EFF Wants You to Make Online Anonymity Easy
Announcing the Tor Graphical User Interface Competition
San Francisco - Now information designers can make it easier for people to protect themselves online. The developers of Tor, a software tool for communicating anonymously online, today announced the Tor graphical user interface (GUI) competition. Entrants will create a usable and aesthetically pleasing GUI for the Tor program, which will allow people to install and configure Tor easily and monitor the software's performance while it's running.
"Security depends on knowing what's working correctly and what isn't," said Roger Dingledine, Tor project leader. "A good interface tells users what's going on so they can make smart decisions."
Tor, which is currently being developed with support from the Electronic Frontier Foundation, helps anonymize web browsing and publishing, instant messaging, IRC, SSH, and other applications that use the TCP protocol. Tor also provides a platform on which software developers can build new applications with built-in anonymity, safety, and privacy features.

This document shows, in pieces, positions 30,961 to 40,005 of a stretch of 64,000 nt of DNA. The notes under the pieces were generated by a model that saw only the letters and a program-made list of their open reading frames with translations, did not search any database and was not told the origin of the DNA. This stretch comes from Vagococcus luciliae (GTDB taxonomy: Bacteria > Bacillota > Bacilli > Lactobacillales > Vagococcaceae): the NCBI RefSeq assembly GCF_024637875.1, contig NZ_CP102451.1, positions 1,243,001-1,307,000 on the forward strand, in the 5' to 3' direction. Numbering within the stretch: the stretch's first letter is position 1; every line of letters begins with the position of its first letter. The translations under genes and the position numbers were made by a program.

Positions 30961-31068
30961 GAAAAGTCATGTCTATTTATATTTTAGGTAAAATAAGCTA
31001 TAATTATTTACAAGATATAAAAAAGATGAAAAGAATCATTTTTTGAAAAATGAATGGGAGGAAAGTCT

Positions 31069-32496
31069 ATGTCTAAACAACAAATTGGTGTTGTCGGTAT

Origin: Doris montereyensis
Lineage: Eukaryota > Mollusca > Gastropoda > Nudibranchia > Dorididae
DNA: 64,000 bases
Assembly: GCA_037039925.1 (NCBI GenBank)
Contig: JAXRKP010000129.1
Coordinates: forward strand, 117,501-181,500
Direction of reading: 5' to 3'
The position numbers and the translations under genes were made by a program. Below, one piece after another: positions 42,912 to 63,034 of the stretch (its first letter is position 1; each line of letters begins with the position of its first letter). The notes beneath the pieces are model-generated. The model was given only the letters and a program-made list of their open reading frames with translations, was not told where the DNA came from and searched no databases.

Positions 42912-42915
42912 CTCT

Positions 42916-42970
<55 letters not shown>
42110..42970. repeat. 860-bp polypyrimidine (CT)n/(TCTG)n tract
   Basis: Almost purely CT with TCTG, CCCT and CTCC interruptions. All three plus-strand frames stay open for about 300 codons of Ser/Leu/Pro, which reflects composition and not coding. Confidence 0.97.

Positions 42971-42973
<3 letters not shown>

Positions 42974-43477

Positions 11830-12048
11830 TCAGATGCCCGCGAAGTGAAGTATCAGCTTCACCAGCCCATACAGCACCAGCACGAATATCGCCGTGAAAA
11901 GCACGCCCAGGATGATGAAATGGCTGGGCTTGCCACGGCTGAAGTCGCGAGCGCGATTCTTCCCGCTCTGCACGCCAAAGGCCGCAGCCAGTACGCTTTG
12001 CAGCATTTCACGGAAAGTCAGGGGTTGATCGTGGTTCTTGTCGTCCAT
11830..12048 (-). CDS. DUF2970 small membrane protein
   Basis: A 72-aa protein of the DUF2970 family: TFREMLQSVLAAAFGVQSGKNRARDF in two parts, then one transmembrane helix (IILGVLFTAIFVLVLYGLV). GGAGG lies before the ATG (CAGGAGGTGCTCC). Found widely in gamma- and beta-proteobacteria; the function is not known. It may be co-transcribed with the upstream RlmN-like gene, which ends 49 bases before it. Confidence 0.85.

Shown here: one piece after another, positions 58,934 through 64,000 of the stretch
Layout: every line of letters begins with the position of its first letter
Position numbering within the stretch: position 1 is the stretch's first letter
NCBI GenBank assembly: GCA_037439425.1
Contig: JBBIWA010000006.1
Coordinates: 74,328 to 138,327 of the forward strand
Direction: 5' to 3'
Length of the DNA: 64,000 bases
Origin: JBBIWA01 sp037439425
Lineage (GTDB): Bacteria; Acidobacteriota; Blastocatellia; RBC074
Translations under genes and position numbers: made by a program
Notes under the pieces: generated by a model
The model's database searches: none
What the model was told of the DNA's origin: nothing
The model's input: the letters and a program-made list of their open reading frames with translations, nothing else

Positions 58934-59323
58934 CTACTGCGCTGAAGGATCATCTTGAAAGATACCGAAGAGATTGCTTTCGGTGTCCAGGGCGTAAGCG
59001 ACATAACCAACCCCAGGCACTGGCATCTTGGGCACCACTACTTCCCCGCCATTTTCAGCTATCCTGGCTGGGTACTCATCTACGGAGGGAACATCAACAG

The competition has two phases. First, there will be a design competition where entrants can submit mock-up sketches of good interfaces. Second, there will be a competition to create working implementations of good interfaces. People are encouraged to submit to either phase or both phases. Winning entries will be open source, exhibit strong graphic design, and include an intuitive and simple interface. Students, freelancers, and professionals at all levels are encouraged to enter. Everyone who enters will get a free Tor t-shirt, and the best sketches and working implementations will be published on the Tor website.
The competition winners will be announced at the 2006 SOUPS conference.
Electronic Frontier Foundation